Why Car Brakes Shudder and How to Fix It
If you have had a vehicle for a significant amount of time, you have either been required or should have been advised to do routine maintenance on your brakes. The braking system’s components degrade with usage, which may sometimes result in a shaking motion that can be felt via the brake pedal or the steering wheel when applying pressure to the brake pedal.
What causes a vehicle’s brakes to shudder, and how can this problem be fixed? The vibration you hear while using the brakes on your car is driven by uneven wear on the brake pads or the rotor or by the building of deposits on the hub, which causes the rotor to sit unevenly. Seats can be readily cleaned with a wire brush, while rotors may be salvageable depending on their condition. Uneven brake pads need replacement, but it may be possible to salvage the rotors.
Let’s look at what causes this and the solutions to the problem.
What’s with the Shaking?
The power you provide to your brake pedal causes fluid to be pushed through your braking system. This occurs whenever you press down on your brake pedal. Because of this strain, the brakes on your vehicle will eventually get compressed against the rotor. When the brake pads squeeze the rotor, friction is generated, which enables the car to slow down in a controlled and uniform manner.
Because scale, dirt, and other sorts of buildup may cause the rotors not to be seated flat on the hub, the rotors will sit at an angle and receive unequal pressure from the pads if this occurs.
Over time, the brake pads and all components eventually wear out. The heat and the grinding pressure from the places both put significant stress on the rotor, contributing to the overall stress level. Naturally, the rotor will wear down, but this process may also induce warping, resulting in a trembling brake. Before we discuss how to address them, we will begin by discussing how to check each component and determine which one is the issue’s root.
The Four Tires… Which of the Two Brake Sets Is to Blame for the Problem?
The first thing you need to do is figure out where the trembling is coming from. There is no need to worry since it is unnecessary to disassemble each wheel assembly to check each component.
All that is required of you is to feel the shake. If it is coming via your steering wheel, the issue is most likely caused by your front brakes. If you only feel it in the brake pedal, the problem is likely caused by your vehicle’s back brakes. You may now go to the next step, determining its component.
Problem #1: Dirty Hubs
The hubs being dirty is one of the reasons for the brake shudder. However, it’s rare. Nevertheless, it is essential to verify them since this is the most straightforward solution. In addition to that, they need to be cleaned sometimes.
The hub is revealed once the wheels, calipers, and rotors have been removed from the wheel. To assist with the routine maintenance of the device, it is recommended that you clean this component each time you remove one of these components. Use a wire brush to remove any scale, rust, or debris that may have accumulated.
Problem #2: Brake Pads
The brake pads’ lifespan is estimated to be somewhere between 25,000 and 65,000 miles, although they will eventually need to be replaced. They are designed to wear down more quickly than the rotors. The material of the brake pad must be softer than that of the rotors to prevent the rotors from wearing out too rapidly and creating an exceedingly hazardous scenario. It is beneficial to one’s safety but something one should pay attention to for an excessively extended period.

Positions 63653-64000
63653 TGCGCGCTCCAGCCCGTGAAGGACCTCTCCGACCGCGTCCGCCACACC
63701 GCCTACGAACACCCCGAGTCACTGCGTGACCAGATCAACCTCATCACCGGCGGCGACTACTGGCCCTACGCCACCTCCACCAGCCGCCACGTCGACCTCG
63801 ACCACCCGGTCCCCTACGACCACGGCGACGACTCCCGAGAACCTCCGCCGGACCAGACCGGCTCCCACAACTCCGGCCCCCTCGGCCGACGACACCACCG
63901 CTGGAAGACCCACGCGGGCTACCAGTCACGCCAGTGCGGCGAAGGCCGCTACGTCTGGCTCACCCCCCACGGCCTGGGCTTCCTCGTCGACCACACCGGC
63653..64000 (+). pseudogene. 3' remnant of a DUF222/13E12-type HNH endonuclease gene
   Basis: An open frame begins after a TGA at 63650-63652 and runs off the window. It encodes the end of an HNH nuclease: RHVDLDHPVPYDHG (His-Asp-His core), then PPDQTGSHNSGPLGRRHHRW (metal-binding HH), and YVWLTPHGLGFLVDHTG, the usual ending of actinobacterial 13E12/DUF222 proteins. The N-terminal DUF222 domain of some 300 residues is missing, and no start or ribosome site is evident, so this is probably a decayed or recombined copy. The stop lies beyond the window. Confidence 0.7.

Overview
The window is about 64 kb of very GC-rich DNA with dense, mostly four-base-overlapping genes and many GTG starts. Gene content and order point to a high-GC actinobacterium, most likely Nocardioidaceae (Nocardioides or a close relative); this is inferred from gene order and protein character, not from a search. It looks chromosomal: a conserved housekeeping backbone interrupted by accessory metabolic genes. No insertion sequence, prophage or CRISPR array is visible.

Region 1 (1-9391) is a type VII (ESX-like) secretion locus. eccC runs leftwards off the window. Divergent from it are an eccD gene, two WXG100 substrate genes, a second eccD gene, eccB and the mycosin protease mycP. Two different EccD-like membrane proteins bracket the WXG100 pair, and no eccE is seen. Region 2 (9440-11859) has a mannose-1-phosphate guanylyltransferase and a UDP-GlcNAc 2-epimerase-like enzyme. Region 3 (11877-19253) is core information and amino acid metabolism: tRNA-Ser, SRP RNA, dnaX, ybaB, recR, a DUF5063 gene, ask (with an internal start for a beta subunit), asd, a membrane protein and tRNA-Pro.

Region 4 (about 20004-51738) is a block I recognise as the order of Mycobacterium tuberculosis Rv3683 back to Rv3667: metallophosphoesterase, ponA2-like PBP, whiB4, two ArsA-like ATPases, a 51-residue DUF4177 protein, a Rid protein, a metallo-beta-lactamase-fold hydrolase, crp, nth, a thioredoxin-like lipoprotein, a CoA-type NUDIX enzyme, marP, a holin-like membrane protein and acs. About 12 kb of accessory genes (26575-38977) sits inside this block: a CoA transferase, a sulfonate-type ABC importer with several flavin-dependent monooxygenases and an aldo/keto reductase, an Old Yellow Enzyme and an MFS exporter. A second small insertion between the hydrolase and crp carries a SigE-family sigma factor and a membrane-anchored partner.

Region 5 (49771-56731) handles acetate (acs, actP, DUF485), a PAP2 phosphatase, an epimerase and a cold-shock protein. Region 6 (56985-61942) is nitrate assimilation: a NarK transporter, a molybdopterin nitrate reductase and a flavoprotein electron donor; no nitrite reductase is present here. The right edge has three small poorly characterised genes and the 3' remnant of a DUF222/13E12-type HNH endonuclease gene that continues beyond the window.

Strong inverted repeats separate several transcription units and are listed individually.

Several factors might contribute to uneven wear on brake pads, including faulty calipers, frozen guide pins, and damaged and clogged brake lines. As soon as the wear starts to be inconsistent, they begin to put unequal pressure on the rotor, which causes a shuddering or shaking action to be transmitted throughout the remainder of the braking system and suitable to your brake pedal. Locating and fixing that issue is critical to ensuring your vehicle’s longevity and safety.
When pressure is applied to brakes worn in an uneven pattern, the brake caliper may cause the brakes to rock back and forth. One likely reason you feel the shivers is the swaying back and forth. If you have uneven wear, you can immediately determine it from a visual check.
When you need to change the brake pads on your car, replacing them all at once is unnecessary. Nevertheless, regardless of which axle you are working on, it is strongly recommended that you replace both pads. You will end up saving money in the long run as a result of this since it will assist in maintaining even wear.
Following that, let’s have a look at the rotors.
Problem #3: Rotors of the Brakes
As was said before, the brake rotors are subjected to a significant amount of stress, and their lifespan is estimated to be between 30,000 and 75,000 miles. If you were to contact the surface with your hands when it was hot enough to produce burns, it would be because of the steady pressure from the pads as they wore down the feeling they were pressing against. The rotors suffer wear and tear as a result of these constant pressures.
Warping may occur in thinner rotors when subjected to the heat above and pressure, causing them to transform from flat, even disks into bulges and recessions along their surface. When the brake pads come into touch with this surface, they are moved back and forth inside the caliper, which causes the shudder to be sent back into the braking system.